SPECIAL daily bin collections from some of Edinburgh's most prestigious addresses have landed council taxpayers with a bill for nearly £500,000.
• Heriot Row
The council introduced the seven-days-a-week, night-time refuse collections to help traffic flow in busy city centre streets during the tram works.
But it was criticised for including some streets where congestion and bin uplifts were said to present no real problem.
Now council documents are said to show the arrangement is costing 20,000 a month at a time when the council is under financial pressure with a spending gap of up to 90 million.
The special collections were set up to cover several prestigious New Town streets, including Heriot Row, Abercromby Place and Darnaway Street, because they were part of a diversion route for emergency vehicles during the tram works.
Around 3400 properties are involved in the arrangement, around half of them residential.
The council previously said "trader demand" was the reason the houses had collections seven days a week. But a study carried out by the council seems to question demand in Heriot Row, showing that at the time only eight properties out of nearly 100 were putting their bins out every day.
Alistair Stein, chairman of the Central New Town Residents Association, who lives in Heriot Row, said he believed most residents would be happy with twice-weekly collections with heavy-duty bin bags.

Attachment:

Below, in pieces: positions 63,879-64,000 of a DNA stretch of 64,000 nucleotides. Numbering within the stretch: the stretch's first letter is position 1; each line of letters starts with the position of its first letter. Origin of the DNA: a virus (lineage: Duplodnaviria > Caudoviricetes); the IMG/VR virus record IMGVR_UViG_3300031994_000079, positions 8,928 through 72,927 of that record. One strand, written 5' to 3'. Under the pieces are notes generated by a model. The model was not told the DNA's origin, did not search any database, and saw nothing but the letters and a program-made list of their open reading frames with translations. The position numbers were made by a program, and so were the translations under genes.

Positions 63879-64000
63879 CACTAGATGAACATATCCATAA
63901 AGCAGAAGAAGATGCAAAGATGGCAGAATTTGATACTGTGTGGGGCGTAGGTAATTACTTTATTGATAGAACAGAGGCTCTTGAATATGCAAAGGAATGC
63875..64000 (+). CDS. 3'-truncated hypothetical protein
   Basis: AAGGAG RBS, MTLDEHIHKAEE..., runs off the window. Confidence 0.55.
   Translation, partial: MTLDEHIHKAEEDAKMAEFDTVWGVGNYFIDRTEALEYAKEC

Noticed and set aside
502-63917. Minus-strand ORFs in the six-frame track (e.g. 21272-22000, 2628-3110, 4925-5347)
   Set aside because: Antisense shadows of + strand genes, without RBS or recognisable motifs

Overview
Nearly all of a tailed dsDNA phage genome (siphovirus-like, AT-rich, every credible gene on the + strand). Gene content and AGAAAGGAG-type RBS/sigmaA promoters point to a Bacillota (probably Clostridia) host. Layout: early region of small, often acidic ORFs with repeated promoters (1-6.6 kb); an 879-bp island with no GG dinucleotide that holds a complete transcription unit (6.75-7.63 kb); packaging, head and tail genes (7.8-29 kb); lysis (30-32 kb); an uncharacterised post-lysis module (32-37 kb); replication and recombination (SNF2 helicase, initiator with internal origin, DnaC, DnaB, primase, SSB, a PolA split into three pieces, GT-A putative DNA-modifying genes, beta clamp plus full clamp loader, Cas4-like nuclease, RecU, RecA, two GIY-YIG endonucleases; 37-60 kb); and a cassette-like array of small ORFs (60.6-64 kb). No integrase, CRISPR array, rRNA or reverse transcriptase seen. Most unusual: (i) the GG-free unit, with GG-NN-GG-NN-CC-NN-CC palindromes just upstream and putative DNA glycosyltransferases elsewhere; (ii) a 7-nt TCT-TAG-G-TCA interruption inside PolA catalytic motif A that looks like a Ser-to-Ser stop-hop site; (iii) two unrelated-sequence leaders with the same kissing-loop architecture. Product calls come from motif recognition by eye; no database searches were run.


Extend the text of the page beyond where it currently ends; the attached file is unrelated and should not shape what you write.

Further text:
He said: "We never asked for seven-day collections."
The frequency of the service came to light in October after the council said it was considering extending the scheme around other parts of the New Town.
The daily collections were supposed to be in place from February 2009 for ten months at a total cost of 200,000 while tram works were carried out on Princes Street.
But the council continued the arrangement long after the Princes Street works ended in November 2009.
So far, the extension of the collections appears to have cost the council an extra 250,000.
Andrew Burns, Labour group leader at the council, criticised the daily collections.
He said: "These arrangements may have been understandable during the complete closure of Princes Street, but over a year later it is hard to see how they can now be justified.
"It even appears local residents acknowledge this and would be perfectly happy to go back to a normal collection routine."
The row over daily collections for some addresses comes as the council consults on reducing residential waste collection across the city from weekly to fortnightly. That move has prompted fears of homes gathering unused food, nappies and other pungent products which in theory could lie for 13 days.
The council said it was unable to comment on the cost, or why the daily collections were still taking place.